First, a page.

After working as an actor for several years in New York City's avant-garde, left-wing Group Theatre repertory company, Clifford Odets produced his first play, "Waiting for Lefty," in 1935. To call it a smash hit would be an understatement. Its first production stands out in theatrical memory for its rare and complete convergence between the performers and the audience. Swept up in the fervor of the performance at the Civic Repertory Theater on Manhattan's 14th Street, the audience cheered on and participated in the actors' lines, especially the concluding call to "STRIKE!" The actors, led by star and future film director legend Elia Kazan, broke down in tears, so moved were they by the audience's reaction.
While a universal call for power restored to the working class, "Waiting for Lefty" is very much of its time. America was in the midst of the Great Depression in 1935 and saw no light near the end of the tunnel. The national unemployment rate reached a peak of 25% in 1933, and since everyone needed work, employers were able to reduce wages drastically. As depicted in John Steinbeck's novel "The Grapes of Wrath," the workers were forced to fight for the meager earnings, which dropped even more because of the intense competition. Franklin Delano Roosevelt, the Democrat who won the Presidency from incumbent Herbert Hoover in 1932, came to the rescue with his populist "New Deal." His social and economic programs were some of the most progressive and sweeping reforms of the 20th-century, such as his federal insurance of banks (to prevent panics of massive withdrawals leading to bankruptcy and hyper-inflation) and the passage of the 1933 National Industrial Recovery Act, which boosted industrial wages and promoted workers' unions.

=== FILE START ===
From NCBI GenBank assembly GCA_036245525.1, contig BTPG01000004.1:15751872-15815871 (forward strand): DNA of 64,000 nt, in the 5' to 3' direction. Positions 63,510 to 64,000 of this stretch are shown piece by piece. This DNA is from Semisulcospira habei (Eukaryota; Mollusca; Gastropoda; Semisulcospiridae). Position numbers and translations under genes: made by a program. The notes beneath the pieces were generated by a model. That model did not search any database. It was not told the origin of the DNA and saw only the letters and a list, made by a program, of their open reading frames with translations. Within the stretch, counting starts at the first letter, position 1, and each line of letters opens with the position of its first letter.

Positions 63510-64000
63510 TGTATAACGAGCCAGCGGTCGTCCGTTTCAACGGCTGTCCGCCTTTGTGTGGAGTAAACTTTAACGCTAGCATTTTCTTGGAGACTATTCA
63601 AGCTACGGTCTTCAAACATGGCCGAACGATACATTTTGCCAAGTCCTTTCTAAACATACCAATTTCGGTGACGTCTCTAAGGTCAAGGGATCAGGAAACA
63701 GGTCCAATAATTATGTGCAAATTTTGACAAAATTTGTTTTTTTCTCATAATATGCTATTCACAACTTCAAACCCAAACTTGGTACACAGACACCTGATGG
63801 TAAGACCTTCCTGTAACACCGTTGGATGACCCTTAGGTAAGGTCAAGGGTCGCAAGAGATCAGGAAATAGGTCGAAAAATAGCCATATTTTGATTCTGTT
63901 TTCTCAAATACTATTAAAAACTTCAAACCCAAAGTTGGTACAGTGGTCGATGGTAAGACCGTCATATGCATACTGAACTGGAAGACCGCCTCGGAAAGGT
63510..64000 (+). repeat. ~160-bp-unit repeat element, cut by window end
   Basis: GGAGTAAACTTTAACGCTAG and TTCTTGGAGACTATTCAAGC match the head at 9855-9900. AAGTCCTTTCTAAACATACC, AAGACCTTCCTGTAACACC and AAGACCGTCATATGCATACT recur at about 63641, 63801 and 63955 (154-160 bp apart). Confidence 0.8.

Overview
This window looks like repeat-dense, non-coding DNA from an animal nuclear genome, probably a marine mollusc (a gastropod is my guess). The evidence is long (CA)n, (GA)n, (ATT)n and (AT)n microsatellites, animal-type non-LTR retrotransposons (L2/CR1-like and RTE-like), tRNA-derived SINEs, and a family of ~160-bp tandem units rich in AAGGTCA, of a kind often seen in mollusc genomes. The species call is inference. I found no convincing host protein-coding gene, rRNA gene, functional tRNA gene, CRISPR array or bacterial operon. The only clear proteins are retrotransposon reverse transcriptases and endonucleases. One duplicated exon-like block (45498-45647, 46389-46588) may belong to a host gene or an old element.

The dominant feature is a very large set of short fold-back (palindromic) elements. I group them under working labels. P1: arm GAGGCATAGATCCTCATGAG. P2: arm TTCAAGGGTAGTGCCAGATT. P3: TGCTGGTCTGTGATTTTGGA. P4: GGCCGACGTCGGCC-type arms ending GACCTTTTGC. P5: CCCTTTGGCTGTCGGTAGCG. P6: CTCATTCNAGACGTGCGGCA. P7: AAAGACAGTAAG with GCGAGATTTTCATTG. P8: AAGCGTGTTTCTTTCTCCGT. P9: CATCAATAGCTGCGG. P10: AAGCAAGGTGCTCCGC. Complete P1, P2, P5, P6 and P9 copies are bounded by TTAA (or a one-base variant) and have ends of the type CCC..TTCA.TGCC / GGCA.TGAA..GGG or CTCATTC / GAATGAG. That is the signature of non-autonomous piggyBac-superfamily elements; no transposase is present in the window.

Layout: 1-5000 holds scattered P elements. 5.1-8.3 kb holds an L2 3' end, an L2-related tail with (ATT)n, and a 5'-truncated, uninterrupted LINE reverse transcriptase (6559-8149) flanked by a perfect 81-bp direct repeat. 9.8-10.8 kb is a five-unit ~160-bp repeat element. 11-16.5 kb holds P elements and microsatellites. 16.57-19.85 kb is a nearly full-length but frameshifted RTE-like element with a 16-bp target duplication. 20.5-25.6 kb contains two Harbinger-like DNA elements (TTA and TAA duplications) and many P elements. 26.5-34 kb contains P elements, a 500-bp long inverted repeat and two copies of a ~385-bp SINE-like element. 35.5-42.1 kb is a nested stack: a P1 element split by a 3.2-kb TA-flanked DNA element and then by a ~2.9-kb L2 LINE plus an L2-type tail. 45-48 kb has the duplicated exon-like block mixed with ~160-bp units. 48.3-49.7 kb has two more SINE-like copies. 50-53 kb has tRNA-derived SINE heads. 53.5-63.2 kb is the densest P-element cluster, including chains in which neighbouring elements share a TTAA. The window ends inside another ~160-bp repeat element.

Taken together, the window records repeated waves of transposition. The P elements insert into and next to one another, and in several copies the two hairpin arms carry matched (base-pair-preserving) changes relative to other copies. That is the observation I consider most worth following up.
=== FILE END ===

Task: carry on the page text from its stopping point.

Indeed, the major solution to the problem of fruitless competition was unionization and collective bargaining: workers in specific trades would bond together and receive, among other benefits, standardized wages and greater job security. Their weapon was the threat to cease work. While organizations such as the American Federation of Labor rose to prominence during World War I, in a country founded upon the legend of the self-made man and fearful of communal action, unions were frequently criticized as Communist practices designed to overthrow the American way of capitalism. Moreover, strikes frequently failed if there were not total cooperation, and there was always a ready supply of "scabs," or replacement workers, willing to take over the strikers' jobs. Odets used a taxi drivers' strike in 1934 as inspiration for the play's underlying conflict.
A member of the American Communist Party from 1934, Odets borrows liberally from Karl Marx and Friedrich Engels's "The Communist Manifesto," the foundational treatise on Communism. His distrust of big business and his romanticization of the worker stems directly from Marx and Engels, and several lines in the play originate from their manifesto, as well. Odets also critiques the isolationist policy of the U.S. at the time; the country learned its lesson from massive loss of life and money in WWI and had decided to stay away from the international arena in the 30s. Unfortunately, Odets's few predictions in the play about war and the dangers of isolationism would come true in just a few short years. At least WWII helped bring the U.S. out of the Great Depression, but "Waiting for Lefty" remains to this day a salient work on the ill effects of capitalism, and on the ways the common man can combat them.